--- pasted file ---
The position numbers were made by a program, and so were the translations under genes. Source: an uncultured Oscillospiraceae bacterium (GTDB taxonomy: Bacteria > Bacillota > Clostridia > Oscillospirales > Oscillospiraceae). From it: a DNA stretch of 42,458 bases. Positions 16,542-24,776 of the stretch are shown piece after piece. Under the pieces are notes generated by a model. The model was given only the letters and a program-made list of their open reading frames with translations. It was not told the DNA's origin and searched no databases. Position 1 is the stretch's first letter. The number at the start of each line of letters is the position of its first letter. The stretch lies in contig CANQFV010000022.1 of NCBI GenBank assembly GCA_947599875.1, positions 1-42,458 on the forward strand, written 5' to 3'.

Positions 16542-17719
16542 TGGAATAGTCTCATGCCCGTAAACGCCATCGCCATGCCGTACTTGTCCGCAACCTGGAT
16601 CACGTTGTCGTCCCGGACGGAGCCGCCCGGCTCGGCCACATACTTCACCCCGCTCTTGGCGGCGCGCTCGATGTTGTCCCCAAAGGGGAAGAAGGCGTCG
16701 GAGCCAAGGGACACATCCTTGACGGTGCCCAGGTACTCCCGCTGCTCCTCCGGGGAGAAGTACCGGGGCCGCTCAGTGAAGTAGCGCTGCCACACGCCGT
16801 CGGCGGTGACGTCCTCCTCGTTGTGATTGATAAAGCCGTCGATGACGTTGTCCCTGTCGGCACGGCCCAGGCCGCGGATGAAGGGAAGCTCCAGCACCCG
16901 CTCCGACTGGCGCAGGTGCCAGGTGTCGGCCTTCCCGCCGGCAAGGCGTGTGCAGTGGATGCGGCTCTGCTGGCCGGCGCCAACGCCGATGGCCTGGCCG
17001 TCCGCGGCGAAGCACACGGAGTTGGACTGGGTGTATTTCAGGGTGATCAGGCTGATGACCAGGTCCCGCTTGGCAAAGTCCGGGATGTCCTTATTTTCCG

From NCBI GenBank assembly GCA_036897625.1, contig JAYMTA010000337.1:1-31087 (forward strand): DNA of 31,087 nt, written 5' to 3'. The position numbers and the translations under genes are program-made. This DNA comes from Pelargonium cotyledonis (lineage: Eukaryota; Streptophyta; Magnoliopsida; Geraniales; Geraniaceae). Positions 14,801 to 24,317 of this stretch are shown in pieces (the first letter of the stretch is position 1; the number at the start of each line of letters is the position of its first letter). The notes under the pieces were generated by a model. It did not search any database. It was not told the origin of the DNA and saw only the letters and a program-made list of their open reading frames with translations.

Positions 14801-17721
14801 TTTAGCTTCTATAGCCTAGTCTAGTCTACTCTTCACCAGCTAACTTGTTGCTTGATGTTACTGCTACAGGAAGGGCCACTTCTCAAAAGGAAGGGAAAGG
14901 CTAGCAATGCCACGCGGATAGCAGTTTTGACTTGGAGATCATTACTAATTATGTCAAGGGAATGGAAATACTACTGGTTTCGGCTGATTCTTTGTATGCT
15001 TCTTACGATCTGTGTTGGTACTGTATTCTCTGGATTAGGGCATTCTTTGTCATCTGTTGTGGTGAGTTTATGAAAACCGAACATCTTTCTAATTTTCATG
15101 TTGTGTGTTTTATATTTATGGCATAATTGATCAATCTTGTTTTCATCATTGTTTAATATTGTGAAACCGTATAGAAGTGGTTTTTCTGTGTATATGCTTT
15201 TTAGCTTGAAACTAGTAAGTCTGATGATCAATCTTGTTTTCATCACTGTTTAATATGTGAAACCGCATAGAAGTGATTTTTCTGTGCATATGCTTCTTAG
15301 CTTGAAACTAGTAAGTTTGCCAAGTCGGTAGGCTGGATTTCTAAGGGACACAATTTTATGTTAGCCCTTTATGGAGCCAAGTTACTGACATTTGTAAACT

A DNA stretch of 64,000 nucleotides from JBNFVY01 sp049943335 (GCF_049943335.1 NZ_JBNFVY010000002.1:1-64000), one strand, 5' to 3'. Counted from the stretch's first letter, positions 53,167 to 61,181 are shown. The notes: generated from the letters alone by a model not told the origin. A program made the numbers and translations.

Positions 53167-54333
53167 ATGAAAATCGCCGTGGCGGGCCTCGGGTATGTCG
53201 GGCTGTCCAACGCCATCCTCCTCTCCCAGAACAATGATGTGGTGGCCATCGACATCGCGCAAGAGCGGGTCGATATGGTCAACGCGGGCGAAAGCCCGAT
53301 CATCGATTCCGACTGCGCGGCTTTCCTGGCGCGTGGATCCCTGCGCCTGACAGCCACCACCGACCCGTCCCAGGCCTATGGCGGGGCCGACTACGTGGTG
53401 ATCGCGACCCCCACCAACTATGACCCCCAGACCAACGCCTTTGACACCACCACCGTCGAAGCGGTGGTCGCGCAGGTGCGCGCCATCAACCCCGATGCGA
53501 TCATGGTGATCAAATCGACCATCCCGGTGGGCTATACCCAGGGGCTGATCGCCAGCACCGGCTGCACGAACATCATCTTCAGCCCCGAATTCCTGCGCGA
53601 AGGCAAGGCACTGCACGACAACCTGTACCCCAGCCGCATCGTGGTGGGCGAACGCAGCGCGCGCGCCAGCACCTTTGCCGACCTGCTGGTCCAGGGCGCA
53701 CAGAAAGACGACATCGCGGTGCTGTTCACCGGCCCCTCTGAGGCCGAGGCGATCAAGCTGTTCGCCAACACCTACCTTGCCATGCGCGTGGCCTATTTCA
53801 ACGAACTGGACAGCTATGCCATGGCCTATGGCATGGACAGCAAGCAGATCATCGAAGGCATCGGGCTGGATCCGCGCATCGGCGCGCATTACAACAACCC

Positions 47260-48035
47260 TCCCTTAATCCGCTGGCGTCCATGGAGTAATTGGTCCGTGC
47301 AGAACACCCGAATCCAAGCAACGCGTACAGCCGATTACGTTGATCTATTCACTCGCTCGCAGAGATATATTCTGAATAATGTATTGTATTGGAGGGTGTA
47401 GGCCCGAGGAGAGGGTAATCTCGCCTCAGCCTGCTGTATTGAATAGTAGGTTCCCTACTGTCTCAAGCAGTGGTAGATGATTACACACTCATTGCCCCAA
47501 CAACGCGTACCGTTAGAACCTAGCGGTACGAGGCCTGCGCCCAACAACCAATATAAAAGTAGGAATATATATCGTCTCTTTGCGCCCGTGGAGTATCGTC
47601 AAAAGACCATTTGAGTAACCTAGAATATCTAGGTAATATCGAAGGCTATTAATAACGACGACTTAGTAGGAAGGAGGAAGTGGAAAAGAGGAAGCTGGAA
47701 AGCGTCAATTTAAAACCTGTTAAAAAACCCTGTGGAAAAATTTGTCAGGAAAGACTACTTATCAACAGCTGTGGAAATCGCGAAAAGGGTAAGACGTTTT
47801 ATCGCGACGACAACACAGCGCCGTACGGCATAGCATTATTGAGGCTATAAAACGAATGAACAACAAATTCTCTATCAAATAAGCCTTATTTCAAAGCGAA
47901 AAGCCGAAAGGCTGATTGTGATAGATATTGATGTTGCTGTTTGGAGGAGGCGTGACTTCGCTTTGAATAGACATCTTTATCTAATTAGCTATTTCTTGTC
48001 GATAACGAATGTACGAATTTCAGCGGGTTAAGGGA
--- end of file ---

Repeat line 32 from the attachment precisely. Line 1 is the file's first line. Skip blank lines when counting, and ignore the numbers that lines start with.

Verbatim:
47601 AAAAGACCATTTGAGTAACCTAGAATATCTAGGTAATATCGAAGGCTATTAATAACGACGACTTAGTAGGAAGGAGGAAGTGGAAAAGAGGAAGCTGGAA